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Graeme Smith cleared of racial charges

Independent arbitrators finds no evidence that the former captain was biased against Black leadership at CSA
Graeme Smith during his playing days.
Graeme Smith during his playing days.

Agencies   |   Johannesburg   |   Published 26.04.22, 03:12 AM

Former South Africa director of cricket Graeme Smith has been cleared of racism allegations by two independent arbitrators, Cricket South Africa (CSA) said on Sunday.

Smith and current head coach Mark Boucher were among a number of CSA employees implicated in “tentative findings” made by the Social Justice and Nation (SJN) Building Ombudsman last year following their probe into alleged discrimination within the sport’s national governing organisation in the past.

However, the ombudsman had indicated he was not in a position to make “definite findings” and had recommended that a further process be undertaken, following which CSA launched a formal inquiry.

Boucher has been accused of racism by former teammate Paul Adams and of sidelining his former assistant coach Enoch Nkwe. He denies both allegations and will face a 
CSA disciplinary hearing on charges of gross misconduct next month.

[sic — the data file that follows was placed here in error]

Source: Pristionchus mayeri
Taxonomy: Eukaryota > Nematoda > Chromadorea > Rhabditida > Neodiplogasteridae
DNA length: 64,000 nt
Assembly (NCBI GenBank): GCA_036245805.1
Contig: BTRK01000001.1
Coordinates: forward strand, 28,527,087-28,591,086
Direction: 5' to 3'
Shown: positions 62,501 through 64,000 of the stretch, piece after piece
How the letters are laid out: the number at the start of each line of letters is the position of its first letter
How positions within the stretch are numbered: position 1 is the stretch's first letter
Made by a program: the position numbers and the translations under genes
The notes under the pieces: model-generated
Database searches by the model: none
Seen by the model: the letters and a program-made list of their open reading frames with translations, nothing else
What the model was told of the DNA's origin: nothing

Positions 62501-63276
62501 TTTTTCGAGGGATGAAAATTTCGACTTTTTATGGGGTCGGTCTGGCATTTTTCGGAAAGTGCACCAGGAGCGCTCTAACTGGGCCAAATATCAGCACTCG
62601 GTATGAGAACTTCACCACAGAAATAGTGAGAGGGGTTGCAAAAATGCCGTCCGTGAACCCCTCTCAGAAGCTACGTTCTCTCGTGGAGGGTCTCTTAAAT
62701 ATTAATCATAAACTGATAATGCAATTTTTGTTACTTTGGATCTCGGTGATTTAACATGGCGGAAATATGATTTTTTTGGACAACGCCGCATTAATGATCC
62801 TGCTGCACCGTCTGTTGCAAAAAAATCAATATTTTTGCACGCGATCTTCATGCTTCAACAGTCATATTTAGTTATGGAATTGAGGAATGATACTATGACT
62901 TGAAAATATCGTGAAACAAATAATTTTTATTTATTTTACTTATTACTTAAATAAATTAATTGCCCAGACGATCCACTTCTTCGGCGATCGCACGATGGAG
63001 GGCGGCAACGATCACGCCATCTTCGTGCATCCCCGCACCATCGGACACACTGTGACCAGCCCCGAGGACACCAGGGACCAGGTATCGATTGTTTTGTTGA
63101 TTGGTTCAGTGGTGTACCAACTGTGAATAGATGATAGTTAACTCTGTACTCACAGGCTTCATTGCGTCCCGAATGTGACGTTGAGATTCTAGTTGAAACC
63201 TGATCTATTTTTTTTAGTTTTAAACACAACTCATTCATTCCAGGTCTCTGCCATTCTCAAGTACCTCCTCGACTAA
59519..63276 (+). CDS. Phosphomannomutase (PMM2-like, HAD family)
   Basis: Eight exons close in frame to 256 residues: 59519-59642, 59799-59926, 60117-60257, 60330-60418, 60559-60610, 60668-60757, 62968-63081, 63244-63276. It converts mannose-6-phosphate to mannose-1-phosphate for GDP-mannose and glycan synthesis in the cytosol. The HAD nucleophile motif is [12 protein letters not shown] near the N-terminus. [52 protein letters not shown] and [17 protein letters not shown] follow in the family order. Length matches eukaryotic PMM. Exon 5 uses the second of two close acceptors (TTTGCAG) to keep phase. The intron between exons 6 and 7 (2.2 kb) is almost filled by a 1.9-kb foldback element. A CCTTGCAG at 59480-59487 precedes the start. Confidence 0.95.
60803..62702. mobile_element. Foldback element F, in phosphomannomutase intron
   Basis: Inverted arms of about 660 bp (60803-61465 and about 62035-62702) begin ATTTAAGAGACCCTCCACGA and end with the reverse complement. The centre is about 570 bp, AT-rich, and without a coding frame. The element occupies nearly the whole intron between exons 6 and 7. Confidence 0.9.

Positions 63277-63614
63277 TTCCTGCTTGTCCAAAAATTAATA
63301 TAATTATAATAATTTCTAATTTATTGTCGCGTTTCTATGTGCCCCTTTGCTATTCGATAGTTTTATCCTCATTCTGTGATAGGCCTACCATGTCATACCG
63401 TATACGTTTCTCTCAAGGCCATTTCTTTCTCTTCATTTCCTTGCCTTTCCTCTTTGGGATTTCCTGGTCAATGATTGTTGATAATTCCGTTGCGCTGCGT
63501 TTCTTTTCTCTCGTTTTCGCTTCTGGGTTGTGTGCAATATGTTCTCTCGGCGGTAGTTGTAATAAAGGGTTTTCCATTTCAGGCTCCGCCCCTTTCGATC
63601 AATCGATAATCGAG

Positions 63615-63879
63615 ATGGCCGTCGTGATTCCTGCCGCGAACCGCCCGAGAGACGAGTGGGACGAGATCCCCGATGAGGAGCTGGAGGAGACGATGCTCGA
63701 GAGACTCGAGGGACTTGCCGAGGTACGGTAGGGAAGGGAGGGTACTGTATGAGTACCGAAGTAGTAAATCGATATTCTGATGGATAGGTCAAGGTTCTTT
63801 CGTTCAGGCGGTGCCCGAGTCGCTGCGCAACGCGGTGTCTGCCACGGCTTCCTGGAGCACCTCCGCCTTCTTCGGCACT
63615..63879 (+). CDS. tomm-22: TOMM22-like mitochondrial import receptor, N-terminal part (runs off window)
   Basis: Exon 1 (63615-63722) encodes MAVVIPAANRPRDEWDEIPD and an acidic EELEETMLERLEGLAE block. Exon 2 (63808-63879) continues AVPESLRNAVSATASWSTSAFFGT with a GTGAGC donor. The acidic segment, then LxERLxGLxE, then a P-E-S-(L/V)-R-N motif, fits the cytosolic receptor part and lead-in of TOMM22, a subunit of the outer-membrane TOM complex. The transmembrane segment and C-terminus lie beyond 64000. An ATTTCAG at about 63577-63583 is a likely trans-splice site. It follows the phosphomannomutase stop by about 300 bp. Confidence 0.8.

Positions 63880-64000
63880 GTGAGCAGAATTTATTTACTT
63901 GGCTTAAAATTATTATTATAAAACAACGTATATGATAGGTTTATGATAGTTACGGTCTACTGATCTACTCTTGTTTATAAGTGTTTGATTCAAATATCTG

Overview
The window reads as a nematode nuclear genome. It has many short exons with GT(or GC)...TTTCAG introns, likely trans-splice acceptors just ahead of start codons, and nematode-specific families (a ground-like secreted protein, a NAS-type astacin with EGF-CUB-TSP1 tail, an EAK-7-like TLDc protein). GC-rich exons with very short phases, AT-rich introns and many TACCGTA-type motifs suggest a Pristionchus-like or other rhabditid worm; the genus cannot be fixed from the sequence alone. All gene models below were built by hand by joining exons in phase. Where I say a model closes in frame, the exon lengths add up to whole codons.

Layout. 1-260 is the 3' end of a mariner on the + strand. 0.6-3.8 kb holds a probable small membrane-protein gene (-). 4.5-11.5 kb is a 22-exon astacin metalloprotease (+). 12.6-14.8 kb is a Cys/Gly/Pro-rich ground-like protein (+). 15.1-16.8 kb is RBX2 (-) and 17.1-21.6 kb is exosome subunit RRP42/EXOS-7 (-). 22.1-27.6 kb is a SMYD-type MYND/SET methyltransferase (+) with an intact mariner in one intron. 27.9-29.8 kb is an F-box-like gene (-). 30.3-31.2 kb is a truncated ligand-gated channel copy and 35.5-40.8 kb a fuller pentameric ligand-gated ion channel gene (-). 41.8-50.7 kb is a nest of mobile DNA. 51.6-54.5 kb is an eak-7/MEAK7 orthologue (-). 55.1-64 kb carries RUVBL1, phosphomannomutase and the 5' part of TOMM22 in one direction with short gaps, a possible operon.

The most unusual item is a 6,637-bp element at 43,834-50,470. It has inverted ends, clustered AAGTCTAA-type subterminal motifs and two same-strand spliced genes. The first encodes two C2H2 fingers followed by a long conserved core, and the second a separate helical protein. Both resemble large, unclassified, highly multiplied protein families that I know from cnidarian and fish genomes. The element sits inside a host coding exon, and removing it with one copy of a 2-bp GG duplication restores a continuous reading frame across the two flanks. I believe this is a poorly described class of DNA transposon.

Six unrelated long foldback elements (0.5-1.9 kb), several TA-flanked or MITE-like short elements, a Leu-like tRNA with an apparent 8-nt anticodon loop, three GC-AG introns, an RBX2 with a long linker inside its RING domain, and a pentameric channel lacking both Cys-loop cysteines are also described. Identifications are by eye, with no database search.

The panel concluded that there was no evidence that Smith, also a former captain of the national side, racially discriminated against former player Thami Tsolekile between 2012 and 2014, or that he was biased against Black leadership at CSA.

“There was no evidentiary basis to conclude that Mr Smith engaged in racial discrimination against Mr Thami Tsolekile during the period 2012-2014,” the CSA statement read.
It added that there was no merit in the allegation that Smith favoured Boucher over Nkwe during the selection process for head coach in 2019.

“The manner in which these issues have been dealt with... confirms CSA’s commitment to deal with the SJN issues in a manner that treats them with utmost seriousness but also ensures fairness, due process and finality,” Lawson Naidoo, chair of the CSA board, said.

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